New research has shown the presence of a disease affecting small blood vessels, known as microangiopathy, in the bone marrow of diabetic patients. While it is well known that microangiopathy is the cause of renal damage, blindness and heart attacks in patients with diabetes, this is the first time that a reduction of the smallest blood vessels has been shown in bone marrow, the tissue contained inside the bones and the main source of stem cells.
These precious cells not only replace old blood cells but also exert an important reparative function after acute injuries and heart attacks. The starvation of bone marrow as a consequence of microangiopathy can lead to a less efficient healing in diabetic patients. Also, stem cells from a patient's bone marrow are the most used in regenerative medicine trials to mend hearts damaged by heart attacks. Results from this study highlight an important deficit in stem cells and supporting microenvironment that can reduce stem cells' therapeutic potential in diabetic patients.
The research team, led by Professor Paolo Madeddu, Chair of Experimental Cardiovascular Medicine in the School of Clinical Sciences and Bristol Heart Institute at the University of Bristol, investigated the effect of diabetes on bone marrow stem cells and the nurturing of small blood vessels in humans.
The new study, published in the American Heart Association journal Circulation Research, was funded by the British Heart Foundation (BHF).
The researchers have shown a profound remodelling of the marrow, which shows shortage of stem cells and surrounding vessels mainly replaced by fat, especially in patients with a critical lack of blood supply to a tissue (ischaemia). This means that, as peripheral vascular complications progress, more damage occurs in the marrow. In a vicious cycle, depletion of bone marrow stem cells worsens the consequences of peripheral ischaemia.
Investigation of underpinning mechanisms revealed that exposure of bone marrow stem cells to the high glucose level typical of diabetes mellitus impacts on "microRNAs," which are tiny RNA molecules controlling gene expression and hence biological functions. In particular, microRNA-155, that normally controls the production of stem cells, becomes dramatically reduced in bone marrow cells exposed to high glucose. Diabetes-induced deficits are corrected by reintroducing microRNA-155 in human stem cells. The authors foresee that microRNAs could be used to regain proper stem cells number in diabetes and fix stem cells before reintroduction into a patient's body.
Professor Paolo Madeddu said: "Our study draws attention to the bone marrow as a primary target of diabetes-induced damage. The research suggests that the severity of systemic vascular disease has an impact on bone marrow causing a precocious senescence of stem cells. More severe bone marrow pathologies can cause, or contribute to, cardiovascular disease and lead to worse outcomes after a heart attack, through the shortage of vascular regenerative cells. Clinical evidence indicates that achieving a good control of glucose levels is fundamental to prevent vascular complications, but is less effective in correcting microangiopathy. We need to work hard to find new therapies for mending damaged microvessels."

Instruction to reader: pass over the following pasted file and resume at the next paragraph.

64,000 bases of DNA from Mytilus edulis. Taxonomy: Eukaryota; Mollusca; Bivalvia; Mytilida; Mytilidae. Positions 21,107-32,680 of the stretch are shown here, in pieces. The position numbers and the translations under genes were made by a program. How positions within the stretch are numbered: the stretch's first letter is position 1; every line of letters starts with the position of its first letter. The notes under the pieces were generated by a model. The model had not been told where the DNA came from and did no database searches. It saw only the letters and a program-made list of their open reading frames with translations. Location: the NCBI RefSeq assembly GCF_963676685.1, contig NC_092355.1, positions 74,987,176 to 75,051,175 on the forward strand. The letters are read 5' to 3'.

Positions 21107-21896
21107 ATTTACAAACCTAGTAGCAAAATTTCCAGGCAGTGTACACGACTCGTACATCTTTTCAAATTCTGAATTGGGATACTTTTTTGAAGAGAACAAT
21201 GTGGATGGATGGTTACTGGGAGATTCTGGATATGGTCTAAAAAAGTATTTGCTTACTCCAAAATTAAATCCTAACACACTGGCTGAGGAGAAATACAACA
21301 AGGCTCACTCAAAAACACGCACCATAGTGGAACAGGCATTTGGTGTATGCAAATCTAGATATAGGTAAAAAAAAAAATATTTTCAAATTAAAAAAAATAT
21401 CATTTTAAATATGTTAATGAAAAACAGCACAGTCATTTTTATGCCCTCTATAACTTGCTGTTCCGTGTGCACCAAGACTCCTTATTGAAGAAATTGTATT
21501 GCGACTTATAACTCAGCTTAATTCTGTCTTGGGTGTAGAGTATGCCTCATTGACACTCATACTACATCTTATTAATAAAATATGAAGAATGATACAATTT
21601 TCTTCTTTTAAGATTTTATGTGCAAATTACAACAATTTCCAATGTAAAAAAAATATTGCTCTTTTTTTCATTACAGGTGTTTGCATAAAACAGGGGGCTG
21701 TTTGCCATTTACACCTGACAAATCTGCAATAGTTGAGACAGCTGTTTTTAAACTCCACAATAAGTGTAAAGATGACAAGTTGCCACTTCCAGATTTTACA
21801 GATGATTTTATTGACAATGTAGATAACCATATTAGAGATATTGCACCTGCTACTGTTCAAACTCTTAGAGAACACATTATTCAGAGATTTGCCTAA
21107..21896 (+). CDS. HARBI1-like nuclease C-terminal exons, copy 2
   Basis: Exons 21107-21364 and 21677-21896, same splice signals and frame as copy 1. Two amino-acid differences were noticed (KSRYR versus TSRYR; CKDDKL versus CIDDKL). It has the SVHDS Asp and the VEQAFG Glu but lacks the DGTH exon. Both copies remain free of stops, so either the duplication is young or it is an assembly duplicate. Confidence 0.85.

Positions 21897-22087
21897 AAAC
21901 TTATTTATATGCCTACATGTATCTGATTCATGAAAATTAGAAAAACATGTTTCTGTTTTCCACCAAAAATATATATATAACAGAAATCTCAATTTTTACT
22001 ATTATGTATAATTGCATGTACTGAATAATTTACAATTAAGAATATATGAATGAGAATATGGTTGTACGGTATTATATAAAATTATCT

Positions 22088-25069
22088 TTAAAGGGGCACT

Professor Costanza Emanueli, Chair of Vascular Pathology and Regeneration at the University of Bristol and co-author of the paper, added: "MicroRNAs represent an attractive means to repair the marrow damage and generate "better" stem cells for regenerative medicine applications. We are working at protocols using microRNA targeting for enhancing the therapeutic potential of stem cells before their transplantation to cure heart and limb ischaemia, which are often associated with diabetes mellitus. More work is, however, necessary before using this strategy in patients."
The findings advance the current understanding of pathological mechanisms leading to collapse of the vascular niche and reduced availability of regenerative cells. The data provides a key for interpretation of diabetes-associated defect in stem cell mobilisation following a heart attack. In addition, the research reveals a new molecular mechanism that could in the future become the target of specific treatments to alleviate vascular complications in patients with diabetes.
Professor Jeremy Pearson, Associate Medical Director at the BHF said: "Professor Madeddu and his team have shown for the first time that the bone marrow in patients with diabetes can't release stem cells which are important for the repair of blood vessel damage commonly found in people with the disease.
"If we could restore the ability of the marrow to release stem cells there is potential to reduce the effects of diabetes, and prevent the devastating consequences of the condition such as blindness and amputation. Understanding more about injured blood vessel repair will also aid in the fight to mend hearts damaged after a heart attack, a vital research area we fund through our Mending Broken Hearts Appeal."
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